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“It’s not a huge piece of the overall market, but it has been growing more rapidly than overall vehicle sales, which of course on the whole, has been setting records for five consecutive years now,” said Michael Hatch, chief economist at the Canadian Automobile Dealers Association (CADA).
For the first time ever, car sales in Canada reached a record 2.04 million units last year. That is a 4.6 per cent increase from 2016, which places Canada third among G7 countries for sales growth.
Luxury vehicles accounted for almost 12 per cent of 2017 sales in Canada, up from 11 per cent in 2016 and nine per cent in 2013, according to Scotiabank.
General Motors is facing one of the first lawsuits to involve an autonomous vehicle, after a collision between its Cruise self-driving car and a motorbike in California.
Motorcyclist Oscar Nilsson is suing GM stating that the Chevrolet Bolt, which was operating in autonomous mode with a backup driver behind the wheel, “suddenly veered back into Nilsson’s lane, striking Nilsson and knocking him to the ground”.
The accident happened on 7 December in heavy traffic in the Hayes Valley district of San Francisco, with the GM vehicle reportedly travelling at 12mph and the motorcycle 17mph.
BlackBerry Ltd. CEO John Chen used his first appearance at the Detroit auto show on Monday to continue his push into the automotive market with the launch of a cybersecurity product that manages software systems in vehicles – a product he hopes will solidify BlackBerry’s position as a leader in cybersecurity.
The product, called BlackBerry Jarvis, scans and identifies vulnerabilities in software components used in connected and self-driving vehicles, Chen announced in a keynote speech at the North American International Automotive Show.
Daniel Dunn was about to sign a lease for a Honda Fit last year when a detail buried in the lengthy agreement caught his eye.
Honda wanted to track the location of his vehicle, the contract stated, according to Dunn — a stipulation that struck the 69-year-old Temecula, Calif., retiree as a bit odd.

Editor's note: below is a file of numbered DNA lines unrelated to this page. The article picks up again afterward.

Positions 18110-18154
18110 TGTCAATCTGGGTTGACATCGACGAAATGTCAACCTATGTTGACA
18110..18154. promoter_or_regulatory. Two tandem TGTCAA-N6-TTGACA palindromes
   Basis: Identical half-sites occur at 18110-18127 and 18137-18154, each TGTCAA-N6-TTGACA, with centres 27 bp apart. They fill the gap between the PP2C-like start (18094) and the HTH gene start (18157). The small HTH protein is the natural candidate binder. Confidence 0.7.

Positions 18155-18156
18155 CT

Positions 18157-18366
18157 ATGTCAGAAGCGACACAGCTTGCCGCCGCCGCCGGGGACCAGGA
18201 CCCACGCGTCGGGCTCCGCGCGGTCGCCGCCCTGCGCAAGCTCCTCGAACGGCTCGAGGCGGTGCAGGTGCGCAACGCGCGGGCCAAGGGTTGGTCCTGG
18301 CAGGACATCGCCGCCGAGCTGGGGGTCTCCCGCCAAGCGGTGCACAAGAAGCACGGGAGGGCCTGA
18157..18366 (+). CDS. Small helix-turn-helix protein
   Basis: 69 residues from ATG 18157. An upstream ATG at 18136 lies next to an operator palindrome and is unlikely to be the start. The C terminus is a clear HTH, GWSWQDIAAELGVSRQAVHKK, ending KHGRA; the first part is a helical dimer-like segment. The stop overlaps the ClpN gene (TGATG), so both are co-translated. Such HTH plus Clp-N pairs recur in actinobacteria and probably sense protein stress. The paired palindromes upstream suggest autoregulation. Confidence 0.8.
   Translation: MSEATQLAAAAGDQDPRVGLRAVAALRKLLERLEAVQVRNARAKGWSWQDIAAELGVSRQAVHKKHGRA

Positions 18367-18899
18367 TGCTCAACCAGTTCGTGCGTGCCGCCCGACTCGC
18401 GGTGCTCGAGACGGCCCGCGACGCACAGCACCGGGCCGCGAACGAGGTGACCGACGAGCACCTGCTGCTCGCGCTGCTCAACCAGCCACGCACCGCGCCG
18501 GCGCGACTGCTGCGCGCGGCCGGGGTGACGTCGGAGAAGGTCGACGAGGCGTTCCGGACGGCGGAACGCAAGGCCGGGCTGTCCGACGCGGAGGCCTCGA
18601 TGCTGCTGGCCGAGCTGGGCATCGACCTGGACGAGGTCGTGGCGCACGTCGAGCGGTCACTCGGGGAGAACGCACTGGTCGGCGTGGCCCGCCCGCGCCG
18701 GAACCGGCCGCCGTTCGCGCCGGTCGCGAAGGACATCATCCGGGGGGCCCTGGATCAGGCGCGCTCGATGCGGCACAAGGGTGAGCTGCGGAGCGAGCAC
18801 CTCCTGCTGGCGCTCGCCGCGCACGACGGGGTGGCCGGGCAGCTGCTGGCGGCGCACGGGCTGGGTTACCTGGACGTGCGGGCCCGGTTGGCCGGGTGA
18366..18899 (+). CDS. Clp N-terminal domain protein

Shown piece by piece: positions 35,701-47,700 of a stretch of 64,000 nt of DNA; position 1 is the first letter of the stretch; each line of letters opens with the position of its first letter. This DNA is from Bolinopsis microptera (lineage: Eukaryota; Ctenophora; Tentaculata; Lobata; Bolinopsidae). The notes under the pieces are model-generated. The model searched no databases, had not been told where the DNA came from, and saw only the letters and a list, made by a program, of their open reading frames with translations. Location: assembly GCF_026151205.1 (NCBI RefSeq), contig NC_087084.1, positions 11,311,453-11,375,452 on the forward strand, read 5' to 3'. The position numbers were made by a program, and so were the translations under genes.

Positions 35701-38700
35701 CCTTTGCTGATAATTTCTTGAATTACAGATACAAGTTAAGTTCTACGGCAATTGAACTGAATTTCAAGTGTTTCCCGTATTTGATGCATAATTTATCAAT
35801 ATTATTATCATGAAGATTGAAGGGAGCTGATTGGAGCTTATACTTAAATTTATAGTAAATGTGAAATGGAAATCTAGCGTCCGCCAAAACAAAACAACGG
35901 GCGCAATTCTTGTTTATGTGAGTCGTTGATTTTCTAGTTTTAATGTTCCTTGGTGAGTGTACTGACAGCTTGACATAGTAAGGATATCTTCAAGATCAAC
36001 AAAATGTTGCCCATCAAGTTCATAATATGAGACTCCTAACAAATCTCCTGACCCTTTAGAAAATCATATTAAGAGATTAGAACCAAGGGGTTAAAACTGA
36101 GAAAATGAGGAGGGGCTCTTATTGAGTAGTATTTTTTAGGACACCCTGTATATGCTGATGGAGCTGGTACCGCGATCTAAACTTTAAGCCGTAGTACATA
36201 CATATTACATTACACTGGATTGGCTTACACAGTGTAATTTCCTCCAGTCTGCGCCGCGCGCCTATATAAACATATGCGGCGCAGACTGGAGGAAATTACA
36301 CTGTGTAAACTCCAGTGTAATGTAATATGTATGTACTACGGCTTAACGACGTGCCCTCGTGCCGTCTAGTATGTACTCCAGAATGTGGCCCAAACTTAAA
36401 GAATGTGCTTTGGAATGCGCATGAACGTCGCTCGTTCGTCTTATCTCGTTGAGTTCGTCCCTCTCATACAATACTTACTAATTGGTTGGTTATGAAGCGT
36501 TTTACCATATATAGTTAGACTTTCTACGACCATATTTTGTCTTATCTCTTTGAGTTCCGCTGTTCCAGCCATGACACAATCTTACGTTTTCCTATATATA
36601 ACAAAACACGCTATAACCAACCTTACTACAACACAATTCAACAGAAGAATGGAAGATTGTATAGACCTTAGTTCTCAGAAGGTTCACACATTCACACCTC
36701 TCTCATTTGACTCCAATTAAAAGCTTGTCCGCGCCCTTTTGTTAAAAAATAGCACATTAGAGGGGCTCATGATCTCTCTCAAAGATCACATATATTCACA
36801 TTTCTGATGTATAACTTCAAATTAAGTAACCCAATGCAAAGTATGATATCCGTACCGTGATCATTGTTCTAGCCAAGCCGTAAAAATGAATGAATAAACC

But Dunn was eager to drive away in his new car and, despite initial hesitation, he signed the document, a decision with which he has since made peace.
“I don’t care if they know where I go,” said Dunn, who makes regular trips to the grocery store and a local yoga studio in his vehicle. “They’re probably thinking, ‘What a boring life this guy’s got.’ ”
BlackBerry Ltd., a company increasingly focused on technology for the self-driving vehicle market, is making an inaugural visit to North America’s biggest auto show in Detroit, where CEO John Chen’s team says the company will debut a new product on Monday.
Over the past five years, the chief executive gradually reduced the Waterloo, Ont.-based company’s dependence on smartphone sales in a crowded market and repositioned the company formerly known as Research in Motion as an innovator in cybersecurity and software.
General Motors is seeking U.S. government approval for a fully autonomous car – one without a steering wheel, brake pedal or accelerator pedal – to enter the automaker’s first commercial ride-sharing fleet in 2019, executives said.
For passengers who cannot open doors, the Cruise AV – a rebranded version of GM’s Chevrolet Bolt EV – has even been designed to perform that task. It will have other accommodations for hearing and visually impaired customers.
This will be one of the first self-driving vehicles in commercial passenger service and among the first to do away with manual controls for steering, brakes and throttle. What is the driver’s seat in the Bolt EV will become the front left passenger seat in the Cruise AV, GM said.
Amazon.com Inc.’s Alexa voice-activated virtual assistant will be added to some Toyota and Lexus vehicles this year, advancing Amazon’s ambitions to expand its speech platform beyond the home.